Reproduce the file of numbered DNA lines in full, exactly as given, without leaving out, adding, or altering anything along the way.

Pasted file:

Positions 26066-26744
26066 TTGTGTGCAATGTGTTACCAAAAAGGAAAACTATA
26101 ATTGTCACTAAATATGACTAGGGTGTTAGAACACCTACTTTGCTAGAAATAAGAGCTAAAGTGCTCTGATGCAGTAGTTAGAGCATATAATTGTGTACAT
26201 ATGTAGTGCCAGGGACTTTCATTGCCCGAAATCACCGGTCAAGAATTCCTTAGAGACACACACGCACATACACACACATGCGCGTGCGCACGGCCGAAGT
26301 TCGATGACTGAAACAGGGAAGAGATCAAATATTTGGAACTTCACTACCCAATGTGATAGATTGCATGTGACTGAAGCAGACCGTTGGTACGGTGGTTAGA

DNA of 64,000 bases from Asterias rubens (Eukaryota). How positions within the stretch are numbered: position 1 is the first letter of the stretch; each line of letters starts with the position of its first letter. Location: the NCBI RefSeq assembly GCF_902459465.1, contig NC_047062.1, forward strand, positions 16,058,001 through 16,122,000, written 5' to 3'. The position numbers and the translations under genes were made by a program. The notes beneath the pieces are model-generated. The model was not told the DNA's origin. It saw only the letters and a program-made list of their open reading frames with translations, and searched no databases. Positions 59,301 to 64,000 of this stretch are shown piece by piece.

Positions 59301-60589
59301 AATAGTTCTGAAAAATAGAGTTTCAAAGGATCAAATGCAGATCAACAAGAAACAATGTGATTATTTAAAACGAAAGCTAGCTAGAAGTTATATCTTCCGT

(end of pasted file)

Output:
Positions 26066-26744
26066 TTGTGTGCAATGTGTTACCAAAAAGGAAAACTATA
26101 ATTGTCACTAAATATGACTAGGGTGTTAGAACACCTACTTTGCTAGAAATAAGAGCTAAAGTGCTCTGATGCAGTAGTTAGAGCATATAATTGTGTACAT
26201 ATGTAGTGCCAGGGACTTTCATTGCCCGAAATCACCGGTCAAGAATTCCTTAGAGACACACACGCACATACACACACATGCGCGTGCGCACGGCCGAAGT
26301 TCGATGACTGAAACAGGGAAGAGATCAAATATTTGGAACTTCACTACCCAATGTGATAGATTGCATGTGACTGAAGCAGACCGTTGGTACGGTGGTTAGA

DNA of 64,000 bases from Asterias rubens (Eukaryota). How positions within the stretch are numbered: position 1 is the first letter of the stretch; each line of letters starts with the position of its first letter. Location: the NCBI RefSeq assembly GCF_902459465.1, contig NC_047062.1, forward strand, positions 16,058,001 through 16,122,000, written 5' to 3'. The position numbers and the translations under genes were made by a program. The notes beneath the pieces are model-generated. The model was not told the DNA's origin. It saw only the letters and a program-made list of their open reading frames with translations, and searched no databases. Positions 59,301 to 64,000 of this stretch are shown piece by piece.

Positions 59301-60589
59301 AATAGTTCTGAAAAATAGAGTTTCAAAGGATCAAATGCAGATCAACAAGAAACAATGTGATTATTTAAAACGAAAGCTAGCTAGAAGTTATATCTTCCGT